WASHINGTON, D.C. - U.S. Senator Daniel K. Akaka (D-HI), Chairman of the Veterans' Affairs Committee, held an oversight hearing today on the Uniformed Services Employment and Reemployment Rights Act, known as USERRA. The Committee questioned panelists on a variety of topics, including jurisdiction over USERRA claims. Chairman Akaka expressed particular concern about the number of USERRA claims being brought by returning servicemembers in connection with their employment in the federal workforce.
"Veterans should not have to fight the government they defended in war just to return to their previous employment," said Akaka.
One witness, Mathew Tully, shared the struggles he faced to return to his old job after serving a tour of duty, describing in detail the issues he faced in regaining his job with the Federal Bureau of Prisons. Mr. Tully, a member of the New York National Guard who was accompanied by his wife and one-year-old son, will deploy shortly to the Middle East for his second tour.
Other witnesses at today's hearing included George H. Stalcup, Director, Strategic Issues, U.S. Government Accountability Office; Honorable Charles S. Ciccolella, Assistant Secretary for Veterans' Employment and Training, U.S. Department of Labor; and Honorable Jim Byrne, Deputy Special Counsel, U.S. Office of Special Counsel, accompanied by Patrick Boulay, Chief, USERRA Unit.
Chairman Akaka's opening statement is copied below:
Aloha and welcome to the Committee's oversight hearing on the Uniformed Services Employment and Reemployment Rights Act (USERRA). The Committee held a hearing on the employment issues relating to veterans and returning servicemembers on July 31. Today's hearing will focus on two very narrow aspects of this employment program.
As our troops are returning home from battle, many of them seek to return to the jobs that they held prior to their military service, particularly those serving in Guard and Reserve units. USERRA, which is set forth in chapter 43 of title 38, United States Code, provides these servicemembers with certain protections. USERRA also sets out certain responsibilities for employers, including to reemploy returning veterans in their previous jobs. This applies to virtually all jobs - including those in the federal sector. I must admit to being particularly upset at the volume of USERRA claims related to federal service. It is simply wrong that individuals who were sent to war by their government should, upon their return, be put in the position of having to do battle with that same government in order to regain their jobs and benefits.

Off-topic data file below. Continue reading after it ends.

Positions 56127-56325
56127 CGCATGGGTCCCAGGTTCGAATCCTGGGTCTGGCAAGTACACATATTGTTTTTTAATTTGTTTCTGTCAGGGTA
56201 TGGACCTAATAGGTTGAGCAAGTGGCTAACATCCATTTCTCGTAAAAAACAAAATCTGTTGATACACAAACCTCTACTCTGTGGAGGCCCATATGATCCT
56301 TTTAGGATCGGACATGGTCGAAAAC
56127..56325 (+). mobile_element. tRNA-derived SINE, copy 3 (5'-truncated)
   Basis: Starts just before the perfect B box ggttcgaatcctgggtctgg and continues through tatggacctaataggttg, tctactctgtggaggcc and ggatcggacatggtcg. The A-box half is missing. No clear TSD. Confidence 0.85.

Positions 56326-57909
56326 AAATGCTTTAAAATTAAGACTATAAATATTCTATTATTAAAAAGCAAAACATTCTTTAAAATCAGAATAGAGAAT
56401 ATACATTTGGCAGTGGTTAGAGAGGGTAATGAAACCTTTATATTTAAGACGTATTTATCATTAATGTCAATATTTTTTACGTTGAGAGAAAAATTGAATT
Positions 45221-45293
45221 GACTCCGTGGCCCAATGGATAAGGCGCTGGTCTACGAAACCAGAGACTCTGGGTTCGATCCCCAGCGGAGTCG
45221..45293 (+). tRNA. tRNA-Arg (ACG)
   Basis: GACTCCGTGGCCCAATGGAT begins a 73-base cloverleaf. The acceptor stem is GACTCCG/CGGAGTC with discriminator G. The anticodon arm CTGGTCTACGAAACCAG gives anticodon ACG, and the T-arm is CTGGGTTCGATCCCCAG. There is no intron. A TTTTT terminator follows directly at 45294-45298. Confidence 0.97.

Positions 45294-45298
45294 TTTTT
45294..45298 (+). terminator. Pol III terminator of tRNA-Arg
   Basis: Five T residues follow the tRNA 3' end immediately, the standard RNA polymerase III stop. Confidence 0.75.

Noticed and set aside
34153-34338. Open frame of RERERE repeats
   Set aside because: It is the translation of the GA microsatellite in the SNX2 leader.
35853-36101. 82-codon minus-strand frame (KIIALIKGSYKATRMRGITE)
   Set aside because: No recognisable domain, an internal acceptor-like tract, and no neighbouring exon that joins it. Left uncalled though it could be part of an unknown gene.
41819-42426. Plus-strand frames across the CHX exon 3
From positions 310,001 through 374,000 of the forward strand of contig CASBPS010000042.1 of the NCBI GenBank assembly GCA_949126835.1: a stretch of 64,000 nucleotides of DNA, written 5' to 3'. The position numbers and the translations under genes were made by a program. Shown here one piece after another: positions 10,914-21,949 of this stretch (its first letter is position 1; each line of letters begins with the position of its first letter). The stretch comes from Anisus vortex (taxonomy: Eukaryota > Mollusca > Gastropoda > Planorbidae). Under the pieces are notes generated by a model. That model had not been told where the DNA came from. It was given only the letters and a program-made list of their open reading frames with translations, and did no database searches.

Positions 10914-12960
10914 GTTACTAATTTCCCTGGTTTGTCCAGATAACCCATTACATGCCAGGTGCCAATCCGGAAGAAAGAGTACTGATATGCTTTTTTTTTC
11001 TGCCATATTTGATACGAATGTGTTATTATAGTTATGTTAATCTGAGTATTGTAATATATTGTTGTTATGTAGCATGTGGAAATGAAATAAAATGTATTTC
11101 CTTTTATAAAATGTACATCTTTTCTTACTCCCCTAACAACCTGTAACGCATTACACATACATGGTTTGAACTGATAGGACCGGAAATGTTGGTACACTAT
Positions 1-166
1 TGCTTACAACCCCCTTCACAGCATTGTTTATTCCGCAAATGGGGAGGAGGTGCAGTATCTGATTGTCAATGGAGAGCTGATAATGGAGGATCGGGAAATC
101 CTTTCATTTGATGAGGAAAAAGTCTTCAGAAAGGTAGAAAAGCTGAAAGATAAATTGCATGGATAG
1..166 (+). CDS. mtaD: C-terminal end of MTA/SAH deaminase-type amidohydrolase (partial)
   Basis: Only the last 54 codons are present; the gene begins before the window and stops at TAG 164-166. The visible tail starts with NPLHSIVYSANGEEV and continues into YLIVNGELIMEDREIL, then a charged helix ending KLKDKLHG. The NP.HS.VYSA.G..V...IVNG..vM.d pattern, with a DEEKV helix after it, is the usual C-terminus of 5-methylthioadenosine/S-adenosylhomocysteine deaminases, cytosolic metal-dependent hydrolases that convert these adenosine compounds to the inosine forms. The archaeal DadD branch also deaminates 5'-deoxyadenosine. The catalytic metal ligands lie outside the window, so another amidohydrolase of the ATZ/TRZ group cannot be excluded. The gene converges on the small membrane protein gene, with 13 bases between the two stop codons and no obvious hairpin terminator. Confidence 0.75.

Several years ago, Congress created a demonstration project in the Veterans Benefits Improvement Act of 2004, Public Law 108-454, under which the Office of the Special Counsel (OSC), rather than the Department of Labor's Veterans Employment and Training Service (VETS), was given the authority to receive and investigate certain federal sector USERRA claims. The demonstration project was to have run from February 8, 2005, through September, 30, 2007, but was recently extended until November 16, 2007, by the Continuing Resolution.
Public Law 108-454 required the Government Accountability Office (GAO) to report to the Congress on the operation and results of the demonstration project together with an assessment of the advisability of transferring the responsibility for all federal sector USERRA claims from VETS to OSC. The GAO report was received on July 20, 2007, and I will ask that it be included in its entirety in the proceedings of this hearing.
Unfortunately, it is not clear to me that results of the demonstration project and the GAO report provide sufficient evidence to permit this Committee to decide on the proper jurisdiction of these claims. I believe that a good case can be made for retaining jurisdiction by both VETS and OSC. Thus, this morning, we will be hearing from each of the parties who will have the opportunity to make their case to the Committee on who should have responsibility.
Again, welcome and I look forward to hearing from each of you this morning.